The better ones lack none of the prime features of the best desktop software of the previous decade, such as automatic shot change detection and audio scrubbing, a sine-qua-non for frame accurate subtitling.
Integration to a translation management system allows the automatic handling of client orders, auto- mated or bulk assignment of work to resources, live dashboards, file management and user metrics, as well as integration with finance tools for a complete end-to-end solution.
Work allocation and completion are thus managed and controlled more effectively and transparently with in-built communication tools that facilitate remote and collaborative work.
This cuts down duplication of effort, turnaround times and the potential for error. It also offers a seamless experience to users. Production can be scaled up easily as content volumes fluctuate and requirements change.
The adoption of online editors was accelerated by the COVID-19 pandemic. It created a surge in the develop-ment of professional online tools for revoicing purposes following the global closure of dubbing studios during the lockdowns.
Dubbing had been a very local and fragmented industry for years with many family-owned businesses in the market which allowed manual practices to perpetuate.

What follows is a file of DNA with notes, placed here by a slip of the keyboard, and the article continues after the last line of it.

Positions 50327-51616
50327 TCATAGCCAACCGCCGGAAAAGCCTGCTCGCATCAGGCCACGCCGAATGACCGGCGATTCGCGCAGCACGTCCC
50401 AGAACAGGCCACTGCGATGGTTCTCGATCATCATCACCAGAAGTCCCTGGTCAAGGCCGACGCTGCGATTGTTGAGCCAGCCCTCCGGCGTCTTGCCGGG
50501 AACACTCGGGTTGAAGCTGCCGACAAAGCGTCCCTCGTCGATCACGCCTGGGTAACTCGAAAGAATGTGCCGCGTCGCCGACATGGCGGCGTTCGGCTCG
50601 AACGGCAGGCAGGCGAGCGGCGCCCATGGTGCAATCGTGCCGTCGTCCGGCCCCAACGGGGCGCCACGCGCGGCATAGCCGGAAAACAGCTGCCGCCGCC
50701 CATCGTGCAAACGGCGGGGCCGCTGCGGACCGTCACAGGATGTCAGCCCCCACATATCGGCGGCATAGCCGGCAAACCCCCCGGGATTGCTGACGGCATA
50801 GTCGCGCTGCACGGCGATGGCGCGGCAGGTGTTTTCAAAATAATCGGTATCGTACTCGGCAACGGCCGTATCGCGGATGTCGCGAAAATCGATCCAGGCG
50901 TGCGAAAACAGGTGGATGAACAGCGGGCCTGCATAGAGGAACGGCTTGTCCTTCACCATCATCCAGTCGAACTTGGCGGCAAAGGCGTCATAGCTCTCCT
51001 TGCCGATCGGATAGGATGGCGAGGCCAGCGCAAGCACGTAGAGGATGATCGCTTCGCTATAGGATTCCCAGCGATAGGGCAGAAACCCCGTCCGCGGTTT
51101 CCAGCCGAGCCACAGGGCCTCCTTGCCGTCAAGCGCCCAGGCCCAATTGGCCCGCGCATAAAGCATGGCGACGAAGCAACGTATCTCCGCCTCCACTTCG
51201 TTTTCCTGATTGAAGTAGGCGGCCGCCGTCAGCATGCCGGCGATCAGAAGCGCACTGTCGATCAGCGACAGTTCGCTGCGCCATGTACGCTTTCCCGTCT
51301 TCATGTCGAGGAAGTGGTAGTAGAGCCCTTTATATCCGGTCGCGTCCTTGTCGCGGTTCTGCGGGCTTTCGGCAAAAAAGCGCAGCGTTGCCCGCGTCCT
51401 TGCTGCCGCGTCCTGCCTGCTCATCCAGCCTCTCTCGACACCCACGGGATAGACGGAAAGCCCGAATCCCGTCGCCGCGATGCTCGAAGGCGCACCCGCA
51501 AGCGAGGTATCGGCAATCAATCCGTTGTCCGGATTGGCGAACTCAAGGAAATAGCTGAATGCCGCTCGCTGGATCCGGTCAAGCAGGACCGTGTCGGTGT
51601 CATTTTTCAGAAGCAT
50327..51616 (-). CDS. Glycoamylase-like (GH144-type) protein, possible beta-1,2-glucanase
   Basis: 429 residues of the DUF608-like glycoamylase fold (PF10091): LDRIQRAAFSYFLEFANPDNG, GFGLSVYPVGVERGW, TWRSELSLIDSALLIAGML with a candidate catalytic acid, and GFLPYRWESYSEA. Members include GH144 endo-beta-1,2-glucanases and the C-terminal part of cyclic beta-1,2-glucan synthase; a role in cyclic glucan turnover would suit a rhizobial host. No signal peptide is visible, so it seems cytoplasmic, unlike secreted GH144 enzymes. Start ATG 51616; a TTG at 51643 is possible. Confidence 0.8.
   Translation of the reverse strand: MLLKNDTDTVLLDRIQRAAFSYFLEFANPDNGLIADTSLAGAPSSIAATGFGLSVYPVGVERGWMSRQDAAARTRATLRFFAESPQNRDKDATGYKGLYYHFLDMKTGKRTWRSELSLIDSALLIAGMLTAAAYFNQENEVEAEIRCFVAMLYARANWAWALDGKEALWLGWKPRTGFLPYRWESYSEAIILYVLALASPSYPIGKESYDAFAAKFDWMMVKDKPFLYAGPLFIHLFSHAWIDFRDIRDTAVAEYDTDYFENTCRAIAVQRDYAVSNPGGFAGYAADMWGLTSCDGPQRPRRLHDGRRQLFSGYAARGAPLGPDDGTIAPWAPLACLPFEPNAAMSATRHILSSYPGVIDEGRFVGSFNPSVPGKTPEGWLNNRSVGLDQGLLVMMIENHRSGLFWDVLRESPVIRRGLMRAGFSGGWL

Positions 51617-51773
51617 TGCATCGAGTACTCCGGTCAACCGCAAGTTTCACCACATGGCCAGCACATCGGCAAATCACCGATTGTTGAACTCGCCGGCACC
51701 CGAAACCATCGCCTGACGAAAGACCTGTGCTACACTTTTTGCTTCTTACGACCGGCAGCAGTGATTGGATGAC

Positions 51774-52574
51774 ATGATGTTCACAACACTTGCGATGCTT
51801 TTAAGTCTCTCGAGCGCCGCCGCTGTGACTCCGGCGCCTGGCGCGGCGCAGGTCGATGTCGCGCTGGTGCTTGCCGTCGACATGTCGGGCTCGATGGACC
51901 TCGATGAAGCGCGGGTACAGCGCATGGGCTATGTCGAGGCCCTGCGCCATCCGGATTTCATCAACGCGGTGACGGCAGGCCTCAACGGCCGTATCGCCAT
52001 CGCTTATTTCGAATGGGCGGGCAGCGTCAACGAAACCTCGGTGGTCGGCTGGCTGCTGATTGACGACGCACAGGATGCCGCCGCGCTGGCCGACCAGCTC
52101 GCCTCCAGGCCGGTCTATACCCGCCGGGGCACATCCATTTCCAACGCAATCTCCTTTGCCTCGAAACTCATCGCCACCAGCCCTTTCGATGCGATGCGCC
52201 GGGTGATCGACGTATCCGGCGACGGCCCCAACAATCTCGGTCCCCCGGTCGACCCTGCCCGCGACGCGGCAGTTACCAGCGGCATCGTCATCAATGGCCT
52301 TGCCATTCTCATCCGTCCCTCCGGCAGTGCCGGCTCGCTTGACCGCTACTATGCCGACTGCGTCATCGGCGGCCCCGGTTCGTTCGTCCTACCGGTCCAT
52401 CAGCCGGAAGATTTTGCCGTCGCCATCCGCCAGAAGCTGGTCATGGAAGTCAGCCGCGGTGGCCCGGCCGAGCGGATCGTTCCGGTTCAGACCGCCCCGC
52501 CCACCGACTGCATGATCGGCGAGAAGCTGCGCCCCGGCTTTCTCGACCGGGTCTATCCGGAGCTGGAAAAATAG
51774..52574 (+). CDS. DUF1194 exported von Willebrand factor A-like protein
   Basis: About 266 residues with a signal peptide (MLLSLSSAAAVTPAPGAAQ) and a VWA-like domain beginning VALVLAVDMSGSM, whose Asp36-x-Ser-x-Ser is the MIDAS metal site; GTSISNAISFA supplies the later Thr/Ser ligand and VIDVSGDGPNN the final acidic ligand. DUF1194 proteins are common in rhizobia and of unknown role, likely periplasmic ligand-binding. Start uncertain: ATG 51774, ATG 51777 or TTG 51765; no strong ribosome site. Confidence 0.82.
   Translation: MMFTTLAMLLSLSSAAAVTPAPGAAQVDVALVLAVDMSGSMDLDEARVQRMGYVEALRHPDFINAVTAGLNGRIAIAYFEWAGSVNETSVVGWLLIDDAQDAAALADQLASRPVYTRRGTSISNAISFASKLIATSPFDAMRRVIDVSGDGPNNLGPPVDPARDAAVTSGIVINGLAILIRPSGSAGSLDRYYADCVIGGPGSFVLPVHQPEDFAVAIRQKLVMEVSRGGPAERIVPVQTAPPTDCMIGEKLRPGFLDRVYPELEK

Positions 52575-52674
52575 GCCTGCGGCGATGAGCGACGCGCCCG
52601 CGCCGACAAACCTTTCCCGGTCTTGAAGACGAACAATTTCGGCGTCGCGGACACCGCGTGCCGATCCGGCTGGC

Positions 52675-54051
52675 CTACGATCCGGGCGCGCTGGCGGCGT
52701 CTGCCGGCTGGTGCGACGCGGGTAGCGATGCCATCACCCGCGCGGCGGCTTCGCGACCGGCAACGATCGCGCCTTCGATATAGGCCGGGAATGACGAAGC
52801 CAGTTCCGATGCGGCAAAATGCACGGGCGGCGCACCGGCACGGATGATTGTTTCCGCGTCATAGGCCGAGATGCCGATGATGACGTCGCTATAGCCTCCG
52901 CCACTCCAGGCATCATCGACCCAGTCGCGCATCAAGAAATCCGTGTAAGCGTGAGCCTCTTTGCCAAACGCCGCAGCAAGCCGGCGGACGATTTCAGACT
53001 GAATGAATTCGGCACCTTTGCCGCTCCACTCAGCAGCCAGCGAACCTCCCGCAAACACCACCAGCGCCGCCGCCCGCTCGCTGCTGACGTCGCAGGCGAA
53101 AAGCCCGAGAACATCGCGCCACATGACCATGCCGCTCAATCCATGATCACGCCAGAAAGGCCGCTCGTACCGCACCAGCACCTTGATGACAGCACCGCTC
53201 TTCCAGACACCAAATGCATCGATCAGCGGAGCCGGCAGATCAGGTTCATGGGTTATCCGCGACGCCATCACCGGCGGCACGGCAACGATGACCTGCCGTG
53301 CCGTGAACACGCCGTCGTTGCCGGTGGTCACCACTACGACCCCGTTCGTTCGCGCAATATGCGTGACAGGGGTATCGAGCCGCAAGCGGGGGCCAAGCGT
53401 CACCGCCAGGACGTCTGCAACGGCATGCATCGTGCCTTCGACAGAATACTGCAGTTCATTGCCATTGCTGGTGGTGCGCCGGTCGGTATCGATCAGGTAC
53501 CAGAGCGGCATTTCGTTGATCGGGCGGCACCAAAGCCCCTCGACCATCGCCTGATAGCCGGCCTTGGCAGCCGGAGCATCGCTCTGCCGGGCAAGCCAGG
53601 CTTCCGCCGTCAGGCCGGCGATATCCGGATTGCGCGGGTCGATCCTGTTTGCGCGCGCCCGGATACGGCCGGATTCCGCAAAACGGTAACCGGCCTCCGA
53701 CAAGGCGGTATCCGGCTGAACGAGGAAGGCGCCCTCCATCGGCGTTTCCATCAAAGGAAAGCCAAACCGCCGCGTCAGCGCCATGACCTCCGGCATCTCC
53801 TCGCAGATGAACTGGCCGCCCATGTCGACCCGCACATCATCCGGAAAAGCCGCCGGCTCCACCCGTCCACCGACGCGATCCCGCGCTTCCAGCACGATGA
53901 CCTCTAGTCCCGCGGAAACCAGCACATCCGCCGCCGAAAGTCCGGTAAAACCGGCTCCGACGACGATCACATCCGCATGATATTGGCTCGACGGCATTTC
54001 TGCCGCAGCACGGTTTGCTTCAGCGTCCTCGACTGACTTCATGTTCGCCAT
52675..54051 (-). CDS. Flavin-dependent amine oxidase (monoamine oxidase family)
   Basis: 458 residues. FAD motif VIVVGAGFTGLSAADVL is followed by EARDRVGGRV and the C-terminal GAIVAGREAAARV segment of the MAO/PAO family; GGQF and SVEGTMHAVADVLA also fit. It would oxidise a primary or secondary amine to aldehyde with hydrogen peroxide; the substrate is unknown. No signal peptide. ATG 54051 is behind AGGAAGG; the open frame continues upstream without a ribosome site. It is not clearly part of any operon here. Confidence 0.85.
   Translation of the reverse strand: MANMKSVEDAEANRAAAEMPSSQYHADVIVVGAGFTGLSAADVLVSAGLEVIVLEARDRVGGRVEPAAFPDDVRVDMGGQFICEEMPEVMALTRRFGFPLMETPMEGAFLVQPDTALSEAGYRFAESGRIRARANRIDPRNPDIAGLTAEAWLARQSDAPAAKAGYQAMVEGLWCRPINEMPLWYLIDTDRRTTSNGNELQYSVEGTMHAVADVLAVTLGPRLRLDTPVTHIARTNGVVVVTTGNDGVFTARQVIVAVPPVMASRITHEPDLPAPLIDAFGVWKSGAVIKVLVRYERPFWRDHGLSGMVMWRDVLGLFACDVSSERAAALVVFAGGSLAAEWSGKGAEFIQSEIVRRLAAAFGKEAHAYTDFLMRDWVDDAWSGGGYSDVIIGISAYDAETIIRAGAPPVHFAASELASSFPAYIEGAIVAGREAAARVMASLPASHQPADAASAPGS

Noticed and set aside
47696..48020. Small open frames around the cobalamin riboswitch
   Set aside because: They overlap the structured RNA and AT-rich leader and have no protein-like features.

The forced closures of studios all over the world provided the necessary push to reprioritize software development agendas.
In the past few years, we have seen most top media localizers adopt their own custom-made platforms to enable audio localization work in the cloud.
The benefits of fully integrated cloud systems used for subtitling purposes shone through the pandemic and provided inspiration to streamline all other media localization production in the cloud as well. Script editors are very much like subtitle editors in terms of functionality, with different settings relating to timing rules, line length, character limits and so on.
The industry saw an increasing push to repurpose content and access file metadata as early in the process as possible, to inform technologies such as machine translation that are used downstream.
It made sense for scripting production to move to the cloud as well.